Tax Season 2018 – What the IRS Won’t Do!

Published On February 27, 2018 | By Tom Huskerson | Now You Know, Tax Season

To keep from becoming a victim during tax season you have to know whats happening. Dealing with the IRS is rarely fun. So you need to know what to do when you hear from them. Most importantly you need to know how the IRS makes contact. Here’s a hint, they don’t email or call to demand payment.

Let me make this perfectly clear to you; there are things the IRS will definitely not do. Here a few facts you need to understand;

  • The IRS does not come to your door and demand immediate payment.
  • The IRS does not threaten to report you to the cops or the immigration authorities.
  • The IRS does not initiate any sort of communication through email.
  • The IRS does not demand that you pay taxes without providing you an opportunity to question or appeal the amount the IRS claims you owe.
  • The IRS does not require that you use a specific payment type for taxes owed, such as a prepaid debit card.
  • The IRS does not ask for your credit or debit card number over the phone.
  • The IRS does not threaten to arrest you if you don’t pay your tax bill.
  • The IRS does not threaten to suspend or revoke your driver’s or business license if you don’t pay your taxes.
  • The IRS does not ask you to update your IRS e-file or to provide personal and/or financial information by clicking on a link contained in an email or text.
  • The IRS does not inform you by phone or email of an upcoming IRS audit.
  • The IRS does not ask  you (via phone or email) to verify or provide your Social Security Number, bank account number(s), PINs or passwords, or other personal/financial information so they can process your return.

Keep that list handy because these are all the ways the scammers will operate. It is not uncommon for them to attempt to intimidate you using any of these methods so being aware is vitally important. Remember that if anyone claiming to be the IRS contacts you you should be the one asking the questions until you are satisfied they are who they say the are. 

Now you know.

 

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About The Author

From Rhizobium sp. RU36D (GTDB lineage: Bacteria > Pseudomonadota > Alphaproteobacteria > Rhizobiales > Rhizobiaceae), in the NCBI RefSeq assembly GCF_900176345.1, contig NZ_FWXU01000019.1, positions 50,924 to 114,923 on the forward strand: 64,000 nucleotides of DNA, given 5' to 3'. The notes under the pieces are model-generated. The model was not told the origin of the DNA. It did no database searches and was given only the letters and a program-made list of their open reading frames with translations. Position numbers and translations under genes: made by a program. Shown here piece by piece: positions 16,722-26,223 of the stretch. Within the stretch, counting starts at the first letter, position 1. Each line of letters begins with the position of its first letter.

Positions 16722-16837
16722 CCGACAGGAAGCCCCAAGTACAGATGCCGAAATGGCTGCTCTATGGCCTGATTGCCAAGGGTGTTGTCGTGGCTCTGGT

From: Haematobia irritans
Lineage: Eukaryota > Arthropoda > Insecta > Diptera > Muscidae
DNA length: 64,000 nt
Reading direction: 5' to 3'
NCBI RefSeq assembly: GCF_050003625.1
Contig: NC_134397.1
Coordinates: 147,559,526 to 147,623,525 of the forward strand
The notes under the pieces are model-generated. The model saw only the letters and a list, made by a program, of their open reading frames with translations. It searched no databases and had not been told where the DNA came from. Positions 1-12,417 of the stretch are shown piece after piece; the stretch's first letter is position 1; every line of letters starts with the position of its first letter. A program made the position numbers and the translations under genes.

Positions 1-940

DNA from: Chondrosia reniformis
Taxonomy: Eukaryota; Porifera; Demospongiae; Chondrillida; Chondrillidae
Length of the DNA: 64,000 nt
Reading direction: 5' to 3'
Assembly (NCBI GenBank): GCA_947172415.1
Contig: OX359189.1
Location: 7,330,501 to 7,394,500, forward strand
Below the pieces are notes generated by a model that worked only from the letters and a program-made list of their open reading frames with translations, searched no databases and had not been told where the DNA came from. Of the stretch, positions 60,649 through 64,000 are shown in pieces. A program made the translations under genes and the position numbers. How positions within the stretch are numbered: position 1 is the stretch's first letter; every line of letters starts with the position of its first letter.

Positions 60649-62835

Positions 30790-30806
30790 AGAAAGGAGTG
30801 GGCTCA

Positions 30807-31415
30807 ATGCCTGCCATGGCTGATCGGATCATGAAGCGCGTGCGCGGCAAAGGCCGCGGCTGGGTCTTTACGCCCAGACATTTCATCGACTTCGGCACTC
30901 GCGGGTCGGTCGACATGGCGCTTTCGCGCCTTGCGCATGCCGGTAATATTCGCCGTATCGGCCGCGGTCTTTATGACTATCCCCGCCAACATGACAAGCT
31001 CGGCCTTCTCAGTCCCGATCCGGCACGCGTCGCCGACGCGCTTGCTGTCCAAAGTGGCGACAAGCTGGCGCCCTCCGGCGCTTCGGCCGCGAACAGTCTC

Tom Huskerson Bio Born in Richmond Virginia Tom Huskerson is a military veteran who settled in California after his discharge. He attended Santa Barbara City College where he began his writing career as a campus reporter. He worked as an intern news reporter for the Santa Barbara News-Press writing feature stories before moving on to San Francisco. At San Francisco State University Tom studied broadcast communications and began to focus on the Internet. He completed his graduate thesis on Internet advertising. Tom was the first student to ever focus on the Internet as a graduate student at San Francisco State University. After graduation he went to work for Zona Research in California’s Silicone Valley. As a research associate Tom supported senior analyst writing on the latest developments in the Internet industry. During the dot com boom Tom worked for several web businesses as a market researcher and analyst. As a writer and researcher Tom has authored various technical works including a training program for Charles Schwab security. Other projects included professional presentations on workplace violence and hiring security contractors. Tom has returned to focus on writing both fiction and non-fiction works and blogging for a travel website. He has published two books of short stories and completed two novels. Tom is the owner of Scribe of Life Literature and EbonyCandle. Most recently Tom has launched the blog African American Cyber Report. The blog is the result of his desire to inform the African American community of the dangers and benefits of the cyber age. In his blog Tom reports on information security, new and analysis, scams and hoaxes, legal happenings and various topics that arise from the age of information. Tom believes that technology is a necessary tool for black people and they should know what is happening. Tom writes believing that techno speak is for the professional and that valuable information can be communicated using plain language. As a result he has embraced the motto, Less Tech, More Knowledge.

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